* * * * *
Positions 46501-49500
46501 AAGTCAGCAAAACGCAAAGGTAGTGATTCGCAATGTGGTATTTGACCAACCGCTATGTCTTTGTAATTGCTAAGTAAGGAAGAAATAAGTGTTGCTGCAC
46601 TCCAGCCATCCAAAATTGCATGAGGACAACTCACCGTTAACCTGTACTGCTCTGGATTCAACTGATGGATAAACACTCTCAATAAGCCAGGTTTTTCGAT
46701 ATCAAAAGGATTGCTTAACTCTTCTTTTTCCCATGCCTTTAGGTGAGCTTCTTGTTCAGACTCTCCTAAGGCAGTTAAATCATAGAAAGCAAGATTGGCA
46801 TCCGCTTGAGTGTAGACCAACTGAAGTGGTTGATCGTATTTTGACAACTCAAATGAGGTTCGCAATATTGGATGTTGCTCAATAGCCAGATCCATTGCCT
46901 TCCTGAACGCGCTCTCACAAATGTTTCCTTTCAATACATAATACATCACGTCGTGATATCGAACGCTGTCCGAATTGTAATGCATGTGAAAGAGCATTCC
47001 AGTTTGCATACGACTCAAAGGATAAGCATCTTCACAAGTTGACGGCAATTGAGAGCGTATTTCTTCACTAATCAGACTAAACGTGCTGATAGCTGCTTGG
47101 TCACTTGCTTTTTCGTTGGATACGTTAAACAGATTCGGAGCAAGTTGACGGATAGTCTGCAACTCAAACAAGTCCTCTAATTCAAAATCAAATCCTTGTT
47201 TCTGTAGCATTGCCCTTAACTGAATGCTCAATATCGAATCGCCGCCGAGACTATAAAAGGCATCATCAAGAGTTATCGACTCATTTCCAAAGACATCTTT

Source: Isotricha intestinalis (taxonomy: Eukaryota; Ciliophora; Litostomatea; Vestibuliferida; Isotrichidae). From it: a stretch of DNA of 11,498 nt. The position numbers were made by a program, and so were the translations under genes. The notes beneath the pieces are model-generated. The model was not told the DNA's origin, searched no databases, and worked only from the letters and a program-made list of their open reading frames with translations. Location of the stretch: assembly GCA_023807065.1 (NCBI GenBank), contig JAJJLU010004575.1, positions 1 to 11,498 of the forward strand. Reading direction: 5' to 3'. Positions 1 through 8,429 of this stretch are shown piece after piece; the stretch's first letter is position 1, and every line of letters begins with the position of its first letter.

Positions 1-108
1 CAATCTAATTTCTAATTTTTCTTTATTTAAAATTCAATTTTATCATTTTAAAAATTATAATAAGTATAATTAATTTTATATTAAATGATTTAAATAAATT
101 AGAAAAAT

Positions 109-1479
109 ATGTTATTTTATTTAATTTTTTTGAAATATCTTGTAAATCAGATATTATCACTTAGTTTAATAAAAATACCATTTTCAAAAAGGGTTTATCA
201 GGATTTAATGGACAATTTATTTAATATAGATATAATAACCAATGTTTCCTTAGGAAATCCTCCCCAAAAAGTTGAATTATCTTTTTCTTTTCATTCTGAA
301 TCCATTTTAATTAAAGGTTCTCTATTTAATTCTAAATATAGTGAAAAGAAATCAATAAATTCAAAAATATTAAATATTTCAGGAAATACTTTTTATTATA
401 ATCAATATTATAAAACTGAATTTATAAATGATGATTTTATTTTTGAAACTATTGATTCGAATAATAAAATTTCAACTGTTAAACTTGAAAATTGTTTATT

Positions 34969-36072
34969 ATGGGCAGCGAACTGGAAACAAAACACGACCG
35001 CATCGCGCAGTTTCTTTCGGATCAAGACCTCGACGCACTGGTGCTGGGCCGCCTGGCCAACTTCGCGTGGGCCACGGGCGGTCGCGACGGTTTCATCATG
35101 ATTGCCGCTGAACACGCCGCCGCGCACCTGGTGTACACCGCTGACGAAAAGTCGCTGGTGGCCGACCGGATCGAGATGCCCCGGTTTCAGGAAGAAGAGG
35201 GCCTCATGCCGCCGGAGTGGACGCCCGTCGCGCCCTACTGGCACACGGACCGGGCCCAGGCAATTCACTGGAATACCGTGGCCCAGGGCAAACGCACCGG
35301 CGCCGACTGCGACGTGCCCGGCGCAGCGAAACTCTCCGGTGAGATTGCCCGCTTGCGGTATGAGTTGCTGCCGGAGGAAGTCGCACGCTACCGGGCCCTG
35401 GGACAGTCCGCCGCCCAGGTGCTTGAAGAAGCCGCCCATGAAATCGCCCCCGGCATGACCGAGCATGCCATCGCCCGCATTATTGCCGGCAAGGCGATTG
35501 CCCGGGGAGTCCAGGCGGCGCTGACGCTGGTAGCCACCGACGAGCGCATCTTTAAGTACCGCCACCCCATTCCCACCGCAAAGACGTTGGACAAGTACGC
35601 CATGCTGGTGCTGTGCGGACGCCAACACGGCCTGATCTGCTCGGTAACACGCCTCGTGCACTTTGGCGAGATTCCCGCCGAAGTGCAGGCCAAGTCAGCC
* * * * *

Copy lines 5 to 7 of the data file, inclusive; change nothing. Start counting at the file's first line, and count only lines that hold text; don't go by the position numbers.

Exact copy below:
46801 TCCGCTTGAGTGTAGACCAACTGAAGTGGTTGATCGTATTTTGACAACTCAAATGAGGTTCGCAATATTGGATGTTGCTCAATAGCCAGATCCATTGCCT
46901 TCCTGAACGCGCTCTCACAAATGTTTCCTTTCAATACATAATACATCACGTCGTGATATCGAACGCTGTCCGAATTGTAATGCATGTGAAAGAGCATTCC
47001 AGTTTGCATACGACTCAAAGGATAAGCATCTTCACAAGTTGACGGCAATTGAGAGCGTATTTCTTCACTAATCAGACTAAACGTGCTGATAGCTGCTTGG